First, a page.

I've had it for a few years, but it was progressively gotten bigger and changed in color. It looks like it has different elevations; it looks like a scab. So I was worried. Really worried. But since I'm the type of person who thinks I could get any disease, cancer, or sudden illness -- I tried to be logical and less emotional before hearing a diagnosis.
Jeff Foxworthy tells a joke that his wife is listening to symptoms on TV and lets out a big gasp and says, "OMG, I HAVE THAT!"
He looks at her and says, "Honey you do not have testicular cancer!!!" LOL And thats me ---- and thats the type of response Justin has to give me.
But after having a few doctors tell me I should get it removed "just to be safe" -- I knew it was time.
So I sat there in the examination room which made me conclude that I think if people signed consent forms afterward, medical facilities could make millions releasing footage of people waiting for the doctor to come into the room. When the nurse left, handed me a paper robe and told me to put it on so she could get a better look at my arm. She told me I could leave my bra on, though.
I've never seen such a robe before in my life!! I was like, how do I even put this thing on? It looked like a giant baby bib!
Do I have to take off my pants too? I had no idea. So I started pulling them down.
I FINALLY figured out the paper robe was designed like a t-shirt -- after I put it on it was only covering my upper chest and lower stomach, like a bully shirt straight out of the 80s.
Judging by the size of the robe, I put my pants back on. Surely I didn't need my pants off. Maybe if I had a mole on my butt, then I'd need to remove my pants.
Can you just see her walking in and me sitting in there in my bright pink undies with a t-shirt robe from the 80s?!?! Well that almost happened.....
So I sat there. Looked around the room. Read in my book. Let out loud sighs and muttered under my breath, "Come on...hurry up already!"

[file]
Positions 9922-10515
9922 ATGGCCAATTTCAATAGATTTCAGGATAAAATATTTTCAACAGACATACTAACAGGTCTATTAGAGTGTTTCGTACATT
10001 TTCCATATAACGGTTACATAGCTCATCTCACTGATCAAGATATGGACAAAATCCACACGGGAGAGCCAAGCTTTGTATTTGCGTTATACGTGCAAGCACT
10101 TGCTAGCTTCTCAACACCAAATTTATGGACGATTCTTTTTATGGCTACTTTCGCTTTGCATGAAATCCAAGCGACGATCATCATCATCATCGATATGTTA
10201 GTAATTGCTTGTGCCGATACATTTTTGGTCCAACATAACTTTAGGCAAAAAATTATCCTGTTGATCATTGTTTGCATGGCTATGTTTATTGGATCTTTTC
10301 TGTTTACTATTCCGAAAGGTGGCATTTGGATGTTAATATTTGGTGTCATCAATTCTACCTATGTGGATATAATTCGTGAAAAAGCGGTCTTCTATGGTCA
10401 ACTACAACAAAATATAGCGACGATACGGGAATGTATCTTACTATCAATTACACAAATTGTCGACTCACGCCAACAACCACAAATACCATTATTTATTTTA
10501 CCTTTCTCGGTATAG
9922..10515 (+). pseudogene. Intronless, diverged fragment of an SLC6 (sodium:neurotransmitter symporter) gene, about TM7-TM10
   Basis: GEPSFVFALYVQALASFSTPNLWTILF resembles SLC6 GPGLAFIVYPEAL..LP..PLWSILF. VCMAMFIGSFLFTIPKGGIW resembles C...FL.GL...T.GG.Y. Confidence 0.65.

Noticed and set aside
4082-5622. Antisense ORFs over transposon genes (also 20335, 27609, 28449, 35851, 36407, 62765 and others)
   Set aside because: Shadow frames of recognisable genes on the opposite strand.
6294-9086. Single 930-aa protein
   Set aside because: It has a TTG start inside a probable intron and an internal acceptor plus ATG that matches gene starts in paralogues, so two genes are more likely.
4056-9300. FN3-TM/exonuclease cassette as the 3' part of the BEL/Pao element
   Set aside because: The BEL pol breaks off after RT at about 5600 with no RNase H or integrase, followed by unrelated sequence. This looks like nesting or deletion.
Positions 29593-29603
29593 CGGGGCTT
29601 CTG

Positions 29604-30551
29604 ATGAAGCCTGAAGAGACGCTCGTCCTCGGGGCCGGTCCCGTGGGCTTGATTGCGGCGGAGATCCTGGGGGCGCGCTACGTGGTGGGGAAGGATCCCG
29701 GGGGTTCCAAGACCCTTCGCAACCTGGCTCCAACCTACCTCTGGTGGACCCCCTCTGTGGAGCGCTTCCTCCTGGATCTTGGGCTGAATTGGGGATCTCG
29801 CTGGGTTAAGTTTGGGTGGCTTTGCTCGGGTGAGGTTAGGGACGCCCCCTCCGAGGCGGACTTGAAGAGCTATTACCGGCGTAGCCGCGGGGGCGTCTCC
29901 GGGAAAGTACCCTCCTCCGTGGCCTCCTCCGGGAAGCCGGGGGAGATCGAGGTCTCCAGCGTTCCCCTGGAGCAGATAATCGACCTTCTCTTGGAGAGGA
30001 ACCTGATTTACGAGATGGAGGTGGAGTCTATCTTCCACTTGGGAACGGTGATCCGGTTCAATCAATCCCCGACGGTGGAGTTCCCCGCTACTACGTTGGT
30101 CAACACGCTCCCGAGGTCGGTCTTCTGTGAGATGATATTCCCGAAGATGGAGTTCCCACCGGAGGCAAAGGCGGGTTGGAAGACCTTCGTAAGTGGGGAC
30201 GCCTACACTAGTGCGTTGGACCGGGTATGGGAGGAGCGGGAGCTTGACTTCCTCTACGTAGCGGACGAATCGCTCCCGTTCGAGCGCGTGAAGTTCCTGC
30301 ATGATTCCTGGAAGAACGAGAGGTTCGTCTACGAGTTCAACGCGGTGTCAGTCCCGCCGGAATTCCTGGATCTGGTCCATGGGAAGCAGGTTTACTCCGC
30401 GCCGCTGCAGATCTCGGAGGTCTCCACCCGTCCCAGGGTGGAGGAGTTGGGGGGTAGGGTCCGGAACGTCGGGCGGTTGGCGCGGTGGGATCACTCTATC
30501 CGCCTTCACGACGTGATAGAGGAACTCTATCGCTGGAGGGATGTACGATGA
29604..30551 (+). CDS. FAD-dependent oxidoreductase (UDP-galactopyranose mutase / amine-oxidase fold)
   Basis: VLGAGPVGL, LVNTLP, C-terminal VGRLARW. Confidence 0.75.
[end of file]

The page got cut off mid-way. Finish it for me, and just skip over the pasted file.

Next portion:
I listened the people in the other room, yelling it seemed. I couldn't figure out the context of the story, but I surely didn't want to get up and put my ear on the wall and have the doctor walk in during that creepy life moment.
So I just kept highlighting in my textbook.
Once she came in and looked at my arm, she gave me a few options. First, we could freeze it off and then wait to biopsy it later in 6-8 weeks depending on how it reacted to the freezing. Second, we could just do a sharp biopsy now. She didn't think it was anything serious, but agreed just to have to a scrap biopsy performed to be sure it wasn't anything serious.
So the nurse gave me a little shot with something in it. I looked down after the shot and saw the section of my skin where the bump was lifted up in the air.
Sick, I thought.
But then again I could stand to see the needle go in when I give blood, so I don't really have the stomach for abnormal body functions and procedures.
"I really think this is benign," she said. "But we will call you in about two weeks with the results."
So I'm cancer free! :) Hopefully!!!! She seemed confident- so that is a good sign! :)
I know that I need to protect myself because no one else will. I know that I have to make sure to practice preventative care medicine, even if my insurance won't cover it.
In the end, I'll probably end up paying the entire office visit and procedure ($225) -- but for a peace of mind, I think its worth it. Even more so, I can go on being thankful that I'm healthy!
So good or bad, now I can actually participate in SCUBA today. Its our first day using the actual SCUBA, which means I have to breathe normally under water or I could get sick...you know, the bends or bubbles in my brain...not a big deal, right?
I'm sure I'll be blogging about that later....